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Has SA’s President Ramaphosa kept his 2018 State of the Nation promises?

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President Cyril Ramaphosa is set to deliver South Africa’s annual State of the Nation address tomorrow night in Cape Town. And Africa Check will fact-check the claims he makes, live.

Last year we found Ramaphosa’s claims to be mostly correct (he got two wrong). But what about the promises he made? Have they been kept?

Here we follow up on four of his promises on summits, youth employment, schools and HIV treatment.

Jobs summit

PROMISE: “[We will] convene a Jobs Summit within the next few months to align the efforts of every sector and every stakeholder behind the imperative of job creation.”

VERDICT: Promise kept

The 2018 Jobs Summit was held on 4 and 5 October 2018.

Ramaphosa gave the opening address, where he announced a “presidential jobs committee” would make sure the measures agreed to at the summit were properly carried out. - Naphtali Khumalo

Youth employment

PROMISE: “Next month, we will launch the Youth Employment Service initiative, which will place... unemployed youth in paid internships in companies across the economy.”

VERDICT: Promise kept

The 2018 State of the Nation address was delivered on 16 February 2018.

The Youth Employment Service was officially launched on 27 March  2018. It aims to give more than a million young South Africans paid work experience over the next three years.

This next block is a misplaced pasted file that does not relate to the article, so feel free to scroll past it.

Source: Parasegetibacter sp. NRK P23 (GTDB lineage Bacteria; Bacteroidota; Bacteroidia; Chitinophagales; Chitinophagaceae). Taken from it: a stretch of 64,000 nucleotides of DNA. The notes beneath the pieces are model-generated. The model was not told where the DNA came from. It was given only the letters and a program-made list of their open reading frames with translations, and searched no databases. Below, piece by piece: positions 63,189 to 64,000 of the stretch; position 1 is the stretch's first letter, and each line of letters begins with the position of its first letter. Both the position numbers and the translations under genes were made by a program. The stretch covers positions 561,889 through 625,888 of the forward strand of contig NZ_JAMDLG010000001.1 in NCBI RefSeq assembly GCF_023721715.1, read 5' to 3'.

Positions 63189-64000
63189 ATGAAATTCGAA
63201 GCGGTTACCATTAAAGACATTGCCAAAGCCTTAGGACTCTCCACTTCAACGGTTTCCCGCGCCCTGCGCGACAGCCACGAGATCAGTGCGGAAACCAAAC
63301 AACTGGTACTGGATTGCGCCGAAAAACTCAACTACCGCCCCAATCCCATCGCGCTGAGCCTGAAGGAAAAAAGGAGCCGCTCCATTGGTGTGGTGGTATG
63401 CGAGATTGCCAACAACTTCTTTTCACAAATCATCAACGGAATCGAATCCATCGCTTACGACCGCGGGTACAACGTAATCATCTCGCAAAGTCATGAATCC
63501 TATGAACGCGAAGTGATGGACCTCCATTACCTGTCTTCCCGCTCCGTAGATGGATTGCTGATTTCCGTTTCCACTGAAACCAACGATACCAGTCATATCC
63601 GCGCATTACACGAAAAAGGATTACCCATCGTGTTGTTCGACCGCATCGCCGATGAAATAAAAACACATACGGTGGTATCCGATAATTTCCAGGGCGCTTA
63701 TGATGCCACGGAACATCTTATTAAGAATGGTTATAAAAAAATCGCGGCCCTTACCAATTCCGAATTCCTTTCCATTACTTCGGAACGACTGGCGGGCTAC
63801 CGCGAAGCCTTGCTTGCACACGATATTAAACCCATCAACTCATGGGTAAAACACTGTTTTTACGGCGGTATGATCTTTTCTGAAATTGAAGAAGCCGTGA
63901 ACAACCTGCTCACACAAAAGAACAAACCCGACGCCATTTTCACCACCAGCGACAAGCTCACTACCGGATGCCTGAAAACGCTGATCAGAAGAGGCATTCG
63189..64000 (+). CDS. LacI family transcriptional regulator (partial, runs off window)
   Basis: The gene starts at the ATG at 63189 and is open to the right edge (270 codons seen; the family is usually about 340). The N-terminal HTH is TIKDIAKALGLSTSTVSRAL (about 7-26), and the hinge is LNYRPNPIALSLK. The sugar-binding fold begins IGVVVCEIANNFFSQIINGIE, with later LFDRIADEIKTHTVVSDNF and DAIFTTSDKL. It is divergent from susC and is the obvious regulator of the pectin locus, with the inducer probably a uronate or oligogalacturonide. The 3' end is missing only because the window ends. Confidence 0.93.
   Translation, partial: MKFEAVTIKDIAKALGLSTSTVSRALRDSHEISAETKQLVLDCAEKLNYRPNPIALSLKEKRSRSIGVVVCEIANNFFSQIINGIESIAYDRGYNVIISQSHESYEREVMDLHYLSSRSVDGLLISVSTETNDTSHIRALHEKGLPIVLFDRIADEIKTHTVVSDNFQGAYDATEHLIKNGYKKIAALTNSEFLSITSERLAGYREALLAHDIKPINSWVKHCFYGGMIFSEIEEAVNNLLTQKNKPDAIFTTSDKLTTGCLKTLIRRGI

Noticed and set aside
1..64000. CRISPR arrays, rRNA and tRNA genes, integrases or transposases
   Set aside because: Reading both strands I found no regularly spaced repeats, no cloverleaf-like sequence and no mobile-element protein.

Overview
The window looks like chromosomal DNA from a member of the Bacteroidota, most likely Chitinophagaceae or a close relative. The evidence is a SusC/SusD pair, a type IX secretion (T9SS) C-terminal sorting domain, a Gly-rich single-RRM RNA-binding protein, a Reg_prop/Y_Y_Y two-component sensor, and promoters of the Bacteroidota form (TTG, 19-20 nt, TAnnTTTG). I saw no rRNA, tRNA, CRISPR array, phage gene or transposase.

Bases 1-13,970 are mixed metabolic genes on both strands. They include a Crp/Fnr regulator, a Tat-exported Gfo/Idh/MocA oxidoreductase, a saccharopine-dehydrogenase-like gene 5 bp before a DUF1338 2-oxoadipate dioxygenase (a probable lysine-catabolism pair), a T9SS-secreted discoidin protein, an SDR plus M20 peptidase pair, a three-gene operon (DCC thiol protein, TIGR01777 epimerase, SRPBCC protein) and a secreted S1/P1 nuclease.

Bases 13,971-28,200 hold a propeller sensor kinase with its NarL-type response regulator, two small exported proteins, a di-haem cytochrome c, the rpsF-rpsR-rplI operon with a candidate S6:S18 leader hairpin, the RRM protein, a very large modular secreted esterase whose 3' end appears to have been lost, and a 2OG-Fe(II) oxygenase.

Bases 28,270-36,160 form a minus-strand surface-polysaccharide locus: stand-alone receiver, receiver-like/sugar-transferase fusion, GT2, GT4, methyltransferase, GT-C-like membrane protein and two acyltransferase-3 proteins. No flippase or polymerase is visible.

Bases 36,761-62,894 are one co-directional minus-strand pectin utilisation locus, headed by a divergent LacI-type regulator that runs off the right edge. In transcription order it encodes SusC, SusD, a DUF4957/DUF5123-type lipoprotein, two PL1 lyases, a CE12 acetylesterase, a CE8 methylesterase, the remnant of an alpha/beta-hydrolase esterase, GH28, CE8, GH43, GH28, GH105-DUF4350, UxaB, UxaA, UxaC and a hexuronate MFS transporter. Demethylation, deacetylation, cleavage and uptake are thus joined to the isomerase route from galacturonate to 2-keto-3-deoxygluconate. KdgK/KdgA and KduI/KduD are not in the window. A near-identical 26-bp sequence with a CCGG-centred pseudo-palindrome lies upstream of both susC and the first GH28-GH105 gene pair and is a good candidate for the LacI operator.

The initiative is a partnership between the government, business, labour and civil society. It  will also provide job placements and training for people aged 18 to 35. 

According to the website, 319 companies have registered for the initiative to date, with just 6,939 “work experiences” committed.  - Naphtali Khumalo


PROMISE: The Accelerated Schools Infrastructure Delivery Initiative will “complete all outstanding projects by the end of the next financial year”.

VERDICT: Promise broken

The department of basic education replaces unsafe and “inappropriate” school structures under the Accelerated Schools Infrastructure Delivery Initiative (Asidi).

The initiative started in 2011 and identified 496 schools as “inappropriate structures”. These included schools built from mud.

All the schools should have been replaced by March 2014.

Programme yet to meet targets

In his 2018 State of the Nation address, Ramaphosa updated the country on the progress of Asidi. He said “at least 187 schools” had been completed.

He promised that the programme “will complete all outstanding projects by the end of the next financial year” – 31 March 2019.

The basic education department’s most recent data shows that 205 schools have been completed under Asidi. This is less than half the original target.

The remaining schools will take years to replace, according to the department’s performance plan. Fifty schools are to be built in the 2018/19 financial year, followed by 17 in 2019/20 and 15 in 2020/21. - Cayley Clifford


PROMISE: “We will initiate an additional 2 million people on antiretroviral treatment by December 2020.”

VERDICT: In the works

Ramaphosa made his commitment at the end of the 2017/18 financial year. That year, the department of health reported that an estimated 4,189,070 people were on antiretroviral treatment.

The department’s latest data is from June 2018. It shows that 4,224,982 people were then on antiretroviral treatment - an increase of just 35,912 people.

Department targets differ from promise

The number of people on treatment would need to increase to close 6.2 million by December 2020. But planning estimates from the health department suggest that the promise might be ambitious.

The department’s performance plan puts its target at 6,100,000 people on treatment by March 2021. At the current rate, Ramaphosa’s promise may not be kept. - Lloyd Hazvineyi

Further reading


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